This remote Mexican village is arming children to fight violent drug traffickers

Gerardo, 15, and Gustavo, 13, abandoned their studies to join a local militia formed to defend their town against a violent criminal gang. (Photo credit: Cuartoscuro)
Gerardo, 15, and Gustavo, 13, abandoned their studies to join a local militia formed to defend their town against a violent criminal gang. (Photo credit: Cuartoscuro)

Besieged by violent drug traffickers, and lacking police or military support from the government, indigenous farmers in Mexico are arming women and young boys to help defend their homes and villages.

The strategy has drawn the attention of news media, and Mexico’s President Andres Manuel Lopez Obrador, who said that arming children is “cruel.”

But the presence of TV cameras, journalists and photographers has also raised awareness of the villagers’ plight.

Wave of violence

While initially opposed by the federal government, community militias have been permitted to operate legally Mexico for years, given the insufficient military and police protection for many remote areas.

This includes the indigenous Nahua village of Ayahualtempa in Guerrerro, Mexico’s poorest state, where last year dozens of people have been killed in the last year by the Los Ardillos criminal gang.

The killings were the local toll of a wave of violence that took more than 35,000 lives in Mexico last year.

Then, in January 17, 2020, the violence in this small community of 600 reached its peak, with the assassination of ten musicians, including a teenage boy.

Shortly thereafter, the village militia trotted out a squad of armed teenage boys before a crew of TV cameras, hoping for a reaction from Mexico’s President Manuel Lopez Obrador.

And they did get a reaction from the president — of disgust and condemnation of the arming of local children — but no announcement of additional policing or military support.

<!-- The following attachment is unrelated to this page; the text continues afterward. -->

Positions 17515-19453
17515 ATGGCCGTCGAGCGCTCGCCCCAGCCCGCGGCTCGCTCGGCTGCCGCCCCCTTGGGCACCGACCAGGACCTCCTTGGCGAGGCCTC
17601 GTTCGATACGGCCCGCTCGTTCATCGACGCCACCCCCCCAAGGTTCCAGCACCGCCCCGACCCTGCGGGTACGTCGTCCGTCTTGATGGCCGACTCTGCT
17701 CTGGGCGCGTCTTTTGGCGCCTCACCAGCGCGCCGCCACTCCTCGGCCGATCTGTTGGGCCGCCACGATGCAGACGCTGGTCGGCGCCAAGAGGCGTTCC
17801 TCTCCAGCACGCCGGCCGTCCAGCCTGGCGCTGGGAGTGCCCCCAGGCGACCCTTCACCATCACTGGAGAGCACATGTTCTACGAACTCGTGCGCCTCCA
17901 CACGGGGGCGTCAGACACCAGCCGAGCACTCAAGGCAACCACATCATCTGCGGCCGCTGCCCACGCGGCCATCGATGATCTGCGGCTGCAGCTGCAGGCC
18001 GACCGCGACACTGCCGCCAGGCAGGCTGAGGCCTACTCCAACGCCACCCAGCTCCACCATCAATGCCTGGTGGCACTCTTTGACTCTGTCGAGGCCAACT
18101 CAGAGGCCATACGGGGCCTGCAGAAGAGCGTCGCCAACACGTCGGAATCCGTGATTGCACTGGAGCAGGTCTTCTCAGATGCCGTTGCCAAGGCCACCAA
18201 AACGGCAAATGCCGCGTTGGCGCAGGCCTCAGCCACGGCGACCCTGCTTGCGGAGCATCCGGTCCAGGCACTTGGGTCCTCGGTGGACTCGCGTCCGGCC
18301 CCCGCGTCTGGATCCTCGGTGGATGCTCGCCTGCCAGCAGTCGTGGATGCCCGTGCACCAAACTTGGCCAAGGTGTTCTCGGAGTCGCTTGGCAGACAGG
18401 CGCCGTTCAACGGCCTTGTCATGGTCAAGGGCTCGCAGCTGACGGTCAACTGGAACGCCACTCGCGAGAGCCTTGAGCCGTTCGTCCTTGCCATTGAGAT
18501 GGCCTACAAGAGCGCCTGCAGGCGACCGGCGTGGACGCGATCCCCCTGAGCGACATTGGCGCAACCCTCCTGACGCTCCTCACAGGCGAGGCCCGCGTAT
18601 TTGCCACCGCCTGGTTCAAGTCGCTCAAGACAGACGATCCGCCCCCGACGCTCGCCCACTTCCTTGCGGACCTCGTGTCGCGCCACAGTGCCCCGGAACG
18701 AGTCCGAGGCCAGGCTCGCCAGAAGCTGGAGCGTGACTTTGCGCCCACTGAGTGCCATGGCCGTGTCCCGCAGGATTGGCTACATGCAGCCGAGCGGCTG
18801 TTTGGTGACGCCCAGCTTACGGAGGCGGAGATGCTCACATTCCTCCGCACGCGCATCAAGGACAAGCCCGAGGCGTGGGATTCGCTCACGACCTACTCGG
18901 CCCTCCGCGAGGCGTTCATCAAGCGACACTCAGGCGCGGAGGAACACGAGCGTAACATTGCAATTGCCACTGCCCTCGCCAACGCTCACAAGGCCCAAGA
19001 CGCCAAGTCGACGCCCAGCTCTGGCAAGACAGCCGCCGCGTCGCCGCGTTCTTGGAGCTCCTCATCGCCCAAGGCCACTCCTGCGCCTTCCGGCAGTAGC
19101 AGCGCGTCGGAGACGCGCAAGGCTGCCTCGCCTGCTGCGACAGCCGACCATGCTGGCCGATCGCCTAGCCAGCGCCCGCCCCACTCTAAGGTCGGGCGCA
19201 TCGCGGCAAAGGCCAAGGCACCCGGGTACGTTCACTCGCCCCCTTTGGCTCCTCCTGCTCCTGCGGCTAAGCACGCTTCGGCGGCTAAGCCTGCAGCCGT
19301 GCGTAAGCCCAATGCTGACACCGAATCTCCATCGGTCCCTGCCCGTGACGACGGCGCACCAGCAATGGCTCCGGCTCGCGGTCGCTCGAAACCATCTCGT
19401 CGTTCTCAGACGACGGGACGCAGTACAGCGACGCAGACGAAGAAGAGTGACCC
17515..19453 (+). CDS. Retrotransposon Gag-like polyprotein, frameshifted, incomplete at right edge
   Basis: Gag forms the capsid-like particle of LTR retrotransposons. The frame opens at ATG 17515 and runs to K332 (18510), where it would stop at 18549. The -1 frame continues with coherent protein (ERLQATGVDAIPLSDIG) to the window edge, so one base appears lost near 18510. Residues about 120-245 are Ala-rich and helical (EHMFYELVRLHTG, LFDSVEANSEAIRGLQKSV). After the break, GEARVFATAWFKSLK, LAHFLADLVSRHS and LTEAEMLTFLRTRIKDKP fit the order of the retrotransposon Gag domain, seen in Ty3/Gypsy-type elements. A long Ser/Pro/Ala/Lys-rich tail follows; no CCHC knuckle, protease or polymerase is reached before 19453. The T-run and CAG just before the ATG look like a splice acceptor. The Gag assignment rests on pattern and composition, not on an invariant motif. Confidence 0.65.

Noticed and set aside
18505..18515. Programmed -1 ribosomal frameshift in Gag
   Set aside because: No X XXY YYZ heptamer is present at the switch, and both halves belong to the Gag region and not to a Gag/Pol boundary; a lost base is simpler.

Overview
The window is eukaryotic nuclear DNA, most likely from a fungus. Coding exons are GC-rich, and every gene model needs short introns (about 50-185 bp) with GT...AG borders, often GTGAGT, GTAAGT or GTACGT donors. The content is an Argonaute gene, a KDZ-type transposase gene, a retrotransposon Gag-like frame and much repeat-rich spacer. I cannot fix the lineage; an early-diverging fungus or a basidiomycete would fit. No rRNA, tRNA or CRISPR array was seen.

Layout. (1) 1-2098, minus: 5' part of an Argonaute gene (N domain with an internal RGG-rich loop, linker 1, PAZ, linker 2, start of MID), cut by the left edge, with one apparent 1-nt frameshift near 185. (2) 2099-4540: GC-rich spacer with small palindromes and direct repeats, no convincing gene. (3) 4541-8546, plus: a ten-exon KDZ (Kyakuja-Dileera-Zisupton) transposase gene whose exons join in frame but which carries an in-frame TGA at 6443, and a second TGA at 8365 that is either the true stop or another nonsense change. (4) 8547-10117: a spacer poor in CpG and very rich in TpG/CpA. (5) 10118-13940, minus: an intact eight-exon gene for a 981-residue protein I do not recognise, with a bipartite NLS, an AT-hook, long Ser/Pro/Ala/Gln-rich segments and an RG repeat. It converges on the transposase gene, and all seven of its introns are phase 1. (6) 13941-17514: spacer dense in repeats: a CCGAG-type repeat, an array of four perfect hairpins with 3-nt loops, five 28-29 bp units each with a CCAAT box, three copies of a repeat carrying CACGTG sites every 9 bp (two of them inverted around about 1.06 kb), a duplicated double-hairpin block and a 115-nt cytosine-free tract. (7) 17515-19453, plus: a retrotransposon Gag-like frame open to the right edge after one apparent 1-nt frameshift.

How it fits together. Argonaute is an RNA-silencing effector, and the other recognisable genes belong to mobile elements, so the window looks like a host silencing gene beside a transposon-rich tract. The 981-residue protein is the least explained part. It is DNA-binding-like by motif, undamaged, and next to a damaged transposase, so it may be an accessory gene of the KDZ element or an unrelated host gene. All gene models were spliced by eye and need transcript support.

Child soldiers — and survivors

Drug traffickers and other criminal gangs in Mexico are already known to arm children, who are used as pawns.

But their role as the defenders of indigenous communities has a historic precedent, with one village leader comparing the child warriors of Ayahualtempa to the Niños Héroes — boys who became martyrs during the American invasion of Mexico City in 1847. 

In May 2019, another Nahua community in Guerrero, Rincon de Chautla, issued a video showing a group of children drilling with wooden guns.

It turned out that these were the survivors of a January 2019 massacre by Los Ardillos.

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Brandishing their “weapons” in the air, the children warned that “[f]or each community member that they kill, we will kill ten sicarios” — the name given to assassins working for drug traffickers and gangs.

Many of the 19 boys from Ayahualtempa and nearby Xochitempa are orphans — along least 66 other kids in the Sierra Madre del Sur mountains.

They range from 6 to 17 years of age, and those under 13 are only allowed to drill with wooden guns.

But the teenagers have been provided real firearms, and are training to use them in future attacks by Los Ardillos, which is considered inevitable.

In some villages, the mothers of the children have watched with a mixture of horror and pride as their children train for conflict.

And they too have begun training to use firearms.

Sources: Washington Post, Telemundo, Proceso

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